Vancouver police begin removing encampment on East Hastings

Vancouver police begin removing encampment on East Hastings

Wednesday morning, Vancouver police moved into Downtown Eastside to begin the process of removing a street encampment from the neighbourhood. East Hastings Street, where people have been living in tents and makeshift structures. Main Street has been shut down while the process begins.

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Vancouver police, city staff remove tents, structures on East Hastings Street on Wednesday.

The City of Vancouver said it requested support from the Vancouver Police Department in order tobring the East Hastings encampment to a close due to public safety concerns and an increase of fires in the area. This decision has come after eight months of tension between those living in the encampment, those advocating for them, bylaw officers, and police.

At a news conference Wednesday morning, city manager Paul Mochrie said the encampment has made the area more dangerous and the goal is to have all the structures removed by the end of the day. Vancouver Fire Rescue Services reported more than 400 outdoor fires on East Hastings in the last eight months that injured four people. Vancouver Police Department says there has been a nine per cent increase in assaults in the neighbourhood since last August when the encampment began. Vancouver Fire Chief Karen Fry has issued an order to remove structures on the street because of extreme fire risk.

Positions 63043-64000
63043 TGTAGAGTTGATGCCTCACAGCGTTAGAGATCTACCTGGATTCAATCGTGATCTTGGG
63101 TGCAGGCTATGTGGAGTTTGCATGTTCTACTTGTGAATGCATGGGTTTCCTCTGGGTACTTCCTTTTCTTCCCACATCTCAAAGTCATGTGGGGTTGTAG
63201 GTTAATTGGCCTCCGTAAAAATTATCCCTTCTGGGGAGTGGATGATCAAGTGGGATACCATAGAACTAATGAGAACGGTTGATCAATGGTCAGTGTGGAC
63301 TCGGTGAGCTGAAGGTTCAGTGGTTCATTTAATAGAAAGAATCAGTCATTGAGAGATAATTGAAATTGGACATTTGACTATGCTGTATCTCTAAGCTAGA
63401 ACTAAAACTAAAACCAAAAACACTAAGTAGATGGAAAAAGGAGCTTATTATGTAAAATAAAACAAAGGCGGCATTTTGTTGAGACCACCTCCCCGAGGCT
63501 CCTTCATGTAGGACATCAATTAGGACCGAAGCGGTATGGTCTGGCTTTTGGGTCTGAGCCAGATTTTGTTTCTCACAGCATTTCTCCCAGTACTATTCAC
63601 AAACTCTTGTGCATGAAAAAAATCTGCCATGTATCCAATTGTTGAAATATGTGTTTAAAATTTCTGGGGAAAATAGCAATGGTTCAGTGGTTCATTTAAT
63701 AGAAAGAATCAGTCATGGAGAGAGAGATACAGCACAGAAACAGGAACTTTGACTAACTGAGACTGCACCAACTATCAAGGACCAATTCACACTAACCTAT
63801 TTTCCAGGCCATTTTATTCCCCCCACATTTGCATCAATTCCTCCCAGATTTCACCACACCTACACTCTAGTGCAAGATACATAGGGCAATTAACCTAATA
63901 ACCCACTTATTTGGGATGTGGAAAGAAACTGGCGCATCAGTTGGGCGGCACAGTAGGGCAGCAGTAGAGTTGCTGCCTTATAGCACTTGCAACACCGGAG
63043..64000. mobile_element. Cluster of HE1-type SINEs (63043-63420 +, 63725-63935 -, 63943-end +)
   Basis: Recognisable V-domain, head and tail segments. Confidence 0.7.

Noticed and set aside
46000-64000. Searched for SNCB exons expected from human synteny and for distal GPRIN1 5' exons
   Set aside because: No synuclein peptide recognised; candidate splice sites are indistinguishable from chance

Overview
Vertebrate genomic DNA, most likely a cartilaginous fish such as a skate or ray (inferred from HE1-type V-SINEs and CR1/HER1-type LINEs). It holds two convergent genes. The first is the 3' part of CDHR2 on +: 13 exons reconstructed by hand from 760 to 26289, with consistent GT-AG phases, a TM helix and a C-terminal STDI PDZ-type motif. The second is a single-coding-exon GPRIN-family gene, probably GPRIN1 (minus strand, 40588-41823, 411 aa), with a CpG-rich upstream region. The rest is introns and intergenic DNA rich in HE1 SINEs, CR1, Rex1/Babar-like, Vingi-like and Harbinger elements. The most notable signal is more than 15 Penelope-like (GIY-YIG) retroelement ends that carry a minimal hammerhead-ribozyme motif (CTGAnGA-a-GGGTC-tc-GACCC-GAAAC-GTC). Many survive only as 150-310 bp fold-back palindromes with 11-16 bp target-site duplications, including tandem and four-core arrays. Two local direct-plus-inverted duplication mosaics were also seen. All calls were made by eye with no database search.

Vancouver Mayor Ken Sim told reporters fire, police and city staff are one unified team with a common purpose.We need to restore Hastings as a street that is safe and welcoming for everyone,” Sim said.

Krusty Poirer, 43, who has been living in a structure on the street for two years, said that those living in the encampment were not given enough warning about the removals. Many of them are substance users, so they were likely out looking for their first fix of the day and unaware that their homes were at risk of being removed.

The Pivot Legal Society

The Pivot Legal Society, which advocates for those on the Downtown Eastside, calls the dismantling of the Hastings Street site agross human rights violation.” A coalition of DTES networks also issued an open letter, raising concerns about the city‘s plan and stating that the actions will only serve to further traumatize the community and perpetuate tensions between police, city officials and DTES residents. The letter calls on the City of Vancouver and the Province of British Columbia to prioritize providing adequate housing and support services before displacing individuals.

The decision to remove the Hastings Street camp is similar to what happened two years ago when Public Safety Minister Mike Farnworth told campers at the city‘s Oppenheimer Park that they could leave or accept the housing they were offered. More than 200 campers had been living in the park for months after they were kicked out of Crab Park. The B.C. Supreme Court has since issued orders allowing camps to remain in Victoria and Prince George.

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